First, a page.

How To Spot Deepfake Videos
How To Spot Deepfake Videos
If you’ve ever watched a video of former President Obama swearing on camera or Facebook/Meta CEO Mark Zuckerberg boasting about how he controls billions of people’s data, then you’ve seen a deepfake. Deepfakes are videos or images that are rendered using AI and computer graphics designed to simulate real-world people doing or saying things that they didn’t actually do in real life.
This can be very problematic as deepfakes have the ability to completely ruin a person’s reputation. Deepfake videos often go viral and are seen by hundreds of millions of people before any light is shed on the manner. With the internet, content spreads faster than ever, and when it’s misinformation, deepfakes can have some very serious consequences.
So, that being said, we’ll be taking a break from our usual VPN reviews, showing you how to stream Netflix in other countries, and how to stay safe online using VPNs to show you how to spot a deepfake, so you aren’t tricked by them. We’ll also explain how they’re made and, more importantly, why they’re made. Check it out!
What Exactly Are Deepfake Videos?
If you’ve had the opportunity to play some of today’s top-rated video games or use Snapchat’s AI-generated facial filters, then you’re probably aware of just how realistic facial rendering software can be. In some cases, real-life faces can be completely recreated with software. Just check out how realistic the latest Far Cry game rendered Giancarlo Esposito’s face for his role as an evil dictator!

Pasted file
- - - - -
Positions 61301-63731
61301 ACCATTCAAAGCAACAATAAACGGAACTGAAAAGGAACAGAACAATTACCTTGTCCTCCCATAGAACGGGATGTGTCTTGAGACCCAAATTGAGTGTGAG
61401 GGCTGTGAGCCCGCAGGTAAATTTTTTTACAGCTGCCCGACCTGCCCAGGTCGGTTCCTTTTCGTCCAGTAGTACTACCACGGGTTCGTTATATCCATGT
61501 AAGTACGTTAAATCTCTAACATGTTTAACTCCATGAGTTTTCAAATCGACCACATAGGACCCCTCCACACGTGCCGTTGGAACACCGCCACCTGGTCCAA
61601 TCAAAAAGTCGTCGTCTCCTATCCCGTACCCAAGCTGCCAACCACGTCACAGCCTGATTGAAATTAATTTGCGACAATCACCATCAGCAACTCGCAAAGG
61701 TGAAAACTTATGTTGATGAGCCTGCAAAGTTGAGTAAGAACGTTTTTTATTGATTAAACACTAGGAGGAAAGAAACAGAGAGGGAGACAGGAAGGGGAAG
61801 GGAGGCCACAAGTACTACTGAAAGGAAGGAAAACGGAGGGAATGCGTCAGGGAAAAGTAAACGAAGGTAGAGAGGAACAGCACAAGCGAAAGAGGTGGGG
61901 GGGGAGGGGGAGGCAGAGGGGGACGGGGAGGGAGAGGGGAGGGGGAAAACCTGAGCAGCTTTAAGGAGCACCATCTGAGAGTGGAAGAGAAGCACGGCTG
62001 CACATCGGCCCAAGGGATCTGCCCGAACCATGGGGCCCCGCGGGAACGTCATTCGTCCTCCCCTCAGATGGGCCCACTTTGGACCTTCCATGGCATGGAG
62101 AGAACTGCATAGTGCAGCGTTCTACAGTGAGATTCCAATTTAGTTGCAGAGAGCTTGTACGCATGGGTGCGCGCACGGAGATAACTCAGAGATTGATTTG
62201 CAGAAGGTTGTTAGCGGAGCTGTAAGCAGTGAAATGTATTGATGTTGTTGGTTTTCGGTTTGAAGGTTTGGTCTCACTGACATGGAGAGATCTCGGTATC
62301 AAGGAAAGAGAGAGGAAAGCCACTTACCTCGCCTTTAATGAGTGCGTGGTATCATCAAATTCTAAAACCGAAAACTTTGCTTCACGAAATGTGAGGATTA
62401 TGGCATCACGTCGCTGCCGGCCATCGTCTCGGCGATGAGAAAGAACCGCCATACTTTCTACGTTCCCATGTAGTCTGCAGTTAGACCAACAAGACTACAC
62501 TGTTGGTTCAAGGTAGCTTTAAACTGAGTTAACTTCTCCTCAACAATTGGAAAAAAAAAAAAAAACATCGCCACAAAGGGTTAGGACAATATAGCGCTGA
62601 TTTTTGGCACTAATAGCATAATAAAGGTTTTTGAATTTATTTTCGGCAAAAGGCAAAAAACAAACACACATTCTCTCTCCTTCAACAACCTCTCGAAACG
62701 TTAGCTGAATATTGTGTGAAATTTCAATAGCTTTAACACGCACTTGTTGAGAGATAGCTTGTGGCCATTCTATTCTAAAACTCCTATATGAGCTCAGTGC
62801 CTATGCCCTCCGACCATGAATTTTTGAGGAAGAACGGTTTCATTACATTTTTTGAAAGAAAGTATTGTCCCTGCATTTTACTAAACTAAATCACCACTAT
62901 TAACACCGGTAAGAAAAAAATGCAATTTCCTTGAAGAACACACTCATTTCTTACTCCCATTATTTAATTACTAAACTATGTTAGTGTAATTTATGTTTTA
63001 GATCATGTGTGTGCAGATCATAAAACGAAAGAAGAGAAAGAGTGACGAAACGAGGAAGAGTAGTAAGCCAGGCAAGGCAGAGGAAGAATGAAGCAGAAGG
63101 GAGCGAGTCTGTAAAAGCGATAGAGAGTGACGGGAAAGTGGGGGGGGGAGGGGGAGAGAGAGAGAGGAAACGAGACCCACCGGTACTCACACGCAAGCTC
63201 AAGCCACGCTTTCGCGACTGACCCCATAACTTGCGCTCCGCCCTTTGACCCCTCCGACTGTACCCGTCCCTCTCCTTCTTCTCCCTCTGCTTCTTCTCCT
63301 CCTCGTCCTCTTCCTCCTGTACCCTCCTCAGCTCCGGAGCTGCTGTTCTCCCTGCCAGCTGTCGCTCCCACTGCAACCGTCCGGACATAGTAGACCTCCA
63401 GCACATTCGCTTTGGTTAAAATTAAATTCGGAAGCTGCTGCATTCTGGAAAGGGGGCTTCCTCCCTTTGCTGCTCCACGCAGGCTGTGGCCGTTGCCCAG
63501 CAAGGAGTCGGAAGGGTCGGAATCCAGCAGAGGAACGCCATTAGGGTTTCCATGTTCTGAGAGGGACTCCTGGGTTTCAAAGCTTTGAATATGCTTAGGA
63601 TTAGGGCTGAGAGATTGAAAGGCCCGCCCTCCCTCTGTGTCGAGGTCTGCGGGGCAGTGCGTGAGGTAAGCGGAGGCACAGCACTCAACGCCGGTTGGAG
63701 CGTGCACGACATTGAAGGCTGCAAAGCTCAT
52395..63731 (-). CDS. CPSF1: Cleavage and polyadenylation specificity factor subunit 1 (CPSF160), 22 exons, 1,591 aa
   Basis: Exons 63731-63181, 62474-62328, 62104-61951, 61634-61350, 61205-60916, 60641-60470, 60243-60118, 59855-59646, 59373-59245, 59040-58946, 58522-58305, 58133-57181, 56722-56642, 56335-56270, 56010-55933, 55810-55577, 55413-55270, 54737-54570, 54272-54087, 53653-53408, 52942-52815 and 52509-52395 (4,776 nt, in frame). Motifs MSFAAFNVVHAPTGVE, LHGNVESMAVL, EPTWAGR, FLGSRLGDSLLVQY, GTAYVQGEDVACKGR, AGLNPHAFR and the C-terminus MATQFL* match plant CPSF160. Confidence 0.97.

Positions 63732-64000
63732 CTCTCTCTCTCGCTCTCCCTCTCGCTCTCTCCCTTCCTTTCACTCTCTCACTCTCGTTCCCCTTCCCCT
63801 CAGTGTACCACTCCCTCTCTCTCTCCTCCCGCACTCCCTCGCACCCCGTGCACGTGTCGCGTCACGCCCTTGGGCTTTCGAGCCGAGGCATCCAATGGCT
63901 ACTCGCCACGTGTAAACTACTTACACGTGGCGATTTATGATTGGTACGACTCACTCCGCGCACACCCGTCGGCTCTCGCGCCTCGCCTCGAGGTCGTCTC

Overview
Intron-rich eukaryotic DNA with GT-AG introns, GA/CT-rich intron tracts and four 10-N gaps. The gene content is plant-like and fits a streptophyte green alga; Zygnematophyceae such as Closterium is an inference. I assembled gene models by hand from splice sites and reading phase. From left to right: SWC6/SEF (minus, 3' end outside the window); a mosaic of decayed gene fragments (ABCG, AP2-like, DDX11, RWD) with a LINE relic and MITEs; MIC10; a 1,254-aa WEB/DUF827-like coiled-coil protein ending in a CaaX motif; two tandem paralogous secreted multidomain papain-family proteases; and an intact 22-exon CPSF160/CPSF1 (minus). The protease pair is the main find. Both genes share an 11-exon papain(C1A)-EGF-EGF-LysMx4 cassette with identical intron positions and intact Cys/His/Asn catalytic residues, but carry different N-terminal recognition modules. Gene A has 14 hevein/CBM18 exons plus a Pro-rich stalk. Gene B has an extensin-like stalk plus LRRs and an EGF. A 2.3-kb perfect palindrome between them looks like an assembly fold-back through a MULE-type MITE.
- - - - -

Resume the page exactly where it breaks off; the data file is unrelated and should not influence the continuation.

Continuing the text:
How To Spot Deepfake Videos
Knowing how to spot deepfake videos is key if you want to stay informed and limit your exposure to fake news and misinformation. While deepfakes aren’t always malicious, many deepfakes are created with malicious intent, which means it’s even more important to know what you’re looking at.
So, that being said, here are some great tips to help you spot deepfake videos in the future.
1) Look Closely At The Face
Deepfake videos are always centered around facial reconstruction and manipulation. Therefore, the best way to identify a deepfake is to pay close attention to the facial features. Look for blurred lines, foggy eyes, or patches of hair that just don’t seem right.
2) Listen For Weird Audio Noises
If it’s a deepfake video, always listen for weird audio noises. AI technology is usually used to recreate the individual’s voice and use it to falsify things they say. While vocal recreation often works very well, there are usually small hints that viewers can pick up on, such as clicking noises, distortion, or words that aren’t pronounced the right way.
3) Check If The Lip-Syncing Is On Cue
One of the hardest things for facial recreation software to get down is lip syncing. Look closely at the lips of the individual and try to see if their lip-syncing matches the words that they’re saying. If you notice strange mouth movements or just realize that the mouth isn’t forming the words it’s supposed to, then there’s a good chance that you’re watching a deepfake.
What Is The Point Of Deepfake Videos?
Aside from the perfectly ethical use of real people’s faces in video games, creating animations for tv shows, and movies, there’s a darker side to facial rendering. These are called deepfakes and are used to create realistic impressions of non-real events. Sometimes, they’re funny while other times they can be used for very harmful purposes.